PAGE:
Sharing Steve :: New Stuff
Tuesday, February 14, 2006
PP for kids
The Denver Post
February 10, 2006 Friday
P is for Panther Restyled Clouseau plays to sly kids
Michael Booth Denver Post Staff Writer
You will leave "The Pink Panther" still wondering if Steve Martin does Peter Sellers proud, or done him wrong.
Meanwhile, the children will be cackling all the way home, "AM-bourg-air! Ah wood lock to bah uh AM-bourg-air!"
This fairly tame "Panther" remake works on at least one level: It claws its way straight to the shallow soul of 10-year-olds made hysterical by flatulence.
That would include me, much of the time. One of the funniest scenes involves Inspector Clouseau (Martin) retreating to a soundproof recording booth to make himself, as the French might say, sans gas. That lovely rock star Xania (Beyoncé) has left the microphone on is a glorious Gallic given.
Another high point: Clouseau flooding a bathroom at the Waldorf-Astoria, crashing through the floor onto the front desk, then calmly dinging the bell and demanding "Fresh towels in 204!"
If you are as clueless as Clouseau in figuring out what happens next in this kind of movie when someone declares, "This intruder is wearing a flesh-colored mask!," then don't go. Neither flatulence nor Francophiles can save you.
The original "Pink Panther" series, from the incomparable straight man Sellers and naughty director Blake Edwards, was pitched at sly adults - more martinis than mugging. This one, co-written by Martin with Len Blume, is pitched at sly children. Some adults may enjoy the chaperone duties; many others will slink to another screen in the multiplex.
As the bumbling French inspector Clouseau, Sellers was the dual embodiment of Everyman's daydreams and nightmares. He imagined himself to be sophisticated even as everyone around him shoveled scorn. He always allowed a split-second of agonizing self-awareness just when things were at their worst, then immediately persevered in deluding himself back to the top.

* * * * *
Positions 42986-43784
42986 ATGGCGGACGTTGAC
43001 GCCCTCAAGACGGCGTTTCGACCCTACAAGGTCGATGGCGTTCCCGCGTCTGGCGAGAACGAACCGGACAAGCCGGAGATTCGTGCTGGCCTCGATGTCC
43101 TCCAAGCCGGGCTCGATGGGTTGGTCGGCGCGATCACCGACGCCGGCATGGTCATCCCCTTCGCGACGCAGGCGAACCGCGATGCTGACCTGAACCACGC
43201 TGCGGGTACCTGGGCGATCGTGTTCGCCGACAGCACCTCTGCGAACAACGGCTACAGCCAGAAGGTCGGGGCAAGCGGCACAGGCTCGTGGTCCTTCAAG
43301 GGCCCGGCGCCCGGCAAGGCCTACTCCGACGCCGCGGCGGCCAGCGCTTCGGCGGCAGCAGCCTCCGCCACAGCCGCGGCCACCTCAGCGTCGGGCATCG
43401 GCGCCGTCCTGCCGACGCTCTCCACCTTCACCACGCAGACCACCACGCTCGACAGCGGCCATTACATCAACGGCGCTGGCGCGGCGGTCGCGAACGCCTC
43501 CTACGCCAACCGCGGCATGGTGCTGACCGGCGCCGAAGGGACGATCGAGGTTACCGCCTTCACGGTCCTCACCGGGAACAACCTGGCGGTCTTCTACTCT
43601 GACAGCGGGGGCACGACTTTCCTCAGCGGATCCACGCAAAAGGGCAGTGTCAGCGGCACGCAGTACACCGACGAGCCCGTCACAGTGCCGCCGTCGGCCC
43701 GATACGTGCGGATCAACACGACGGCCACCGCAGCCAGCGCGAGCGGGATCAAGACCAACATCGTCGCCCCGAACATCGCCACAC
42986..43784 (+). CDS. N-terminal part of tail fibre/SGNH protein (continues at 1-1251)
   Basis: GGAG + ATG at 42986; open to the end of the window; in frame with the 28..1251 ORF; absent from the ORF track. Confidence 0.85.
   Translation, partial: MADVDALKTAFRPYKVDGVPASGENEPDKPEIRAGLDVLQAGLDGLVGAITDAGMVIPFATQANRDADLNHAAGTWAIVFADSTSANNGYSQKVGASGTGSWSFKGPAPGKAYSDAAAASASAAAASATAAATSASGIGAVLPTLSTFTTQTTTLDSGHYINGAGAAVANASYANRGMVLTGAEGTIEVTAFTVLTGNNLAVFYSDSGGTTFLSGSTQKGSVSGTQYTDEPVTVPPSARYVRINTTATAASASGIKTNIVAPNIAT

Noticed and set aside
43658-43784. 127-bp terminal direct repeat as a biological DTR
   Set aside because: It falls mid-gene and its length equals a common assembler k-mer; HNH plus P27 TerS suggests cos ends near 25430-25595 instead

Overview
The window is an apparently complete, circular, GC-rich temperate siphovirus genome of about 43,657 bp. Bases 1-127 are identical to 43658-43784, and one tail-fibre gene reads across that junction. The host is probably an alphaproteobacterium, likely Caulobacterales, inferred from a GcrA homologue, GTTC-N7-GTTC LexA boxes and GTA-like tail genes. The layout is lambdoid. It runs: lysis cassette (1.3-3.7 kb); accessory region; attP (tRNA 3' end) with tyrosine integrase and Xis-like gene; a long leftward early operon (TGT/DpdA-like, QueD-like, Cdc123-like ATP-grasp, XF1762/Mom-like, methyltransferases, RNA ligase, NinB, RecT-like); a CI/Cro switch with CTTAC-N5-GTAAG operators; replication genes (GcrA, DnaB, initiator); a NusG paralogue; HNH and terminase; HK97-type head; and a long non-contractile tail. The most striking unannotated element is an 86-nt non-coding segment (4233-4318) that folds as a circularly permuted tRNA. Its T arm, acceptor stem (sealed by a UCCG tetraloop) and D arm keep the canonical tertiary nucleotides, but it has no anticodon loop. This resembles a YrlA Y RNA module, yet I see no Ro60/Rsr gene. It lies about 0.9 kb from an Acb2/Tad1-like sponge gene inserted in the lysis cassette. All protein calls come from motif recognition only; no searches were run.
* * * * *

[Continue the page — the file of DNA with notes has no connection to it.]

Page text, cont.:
Martin has displayed the same qualities since before "The Jerk," and while he is prone to some of that extra mugging, he clearly respects the Sellers ideal. His writing style is more obvious than the laid-back originals, but he can still sell a line: "What are the chances the body would fall exactly within the chalk outline on the floor!"
I would say don't sweat the details, but some will still ask about plot. The French national soccer coach is assassinated; chief inspector Dreyfus (Kevin Kline) worries no one can solve the case, so he seeks a fall guy on whom to blame a bungled investigation.
Enter Clouseau, fresh off a banana boat the size of a supertanker. But with the able (and quaintly amusing) backup of sidekicks Jean Reno and Emily Mortimer, Clouseau conquers all.
Along the way, fountain pens leak, burglars hide behind curtains, fingers are stuck in live electrical sockets. Antique globes bounce down steps and into the streets, there to wreak havoc on the many French bike racers who dared to question Lance Armstrong. Clouseau tries the good-cop/bad-cop routine, starring in both roles.
Questioning the curvaceous Xania, Clouseau snaps at his partner, "Why must you browbeat her? Can't you see she's sexy?"
It's not quite on the high comedic plane of "Do you have a license for that moon-key?" But AM-bourg-airs will do. Just ask the kids.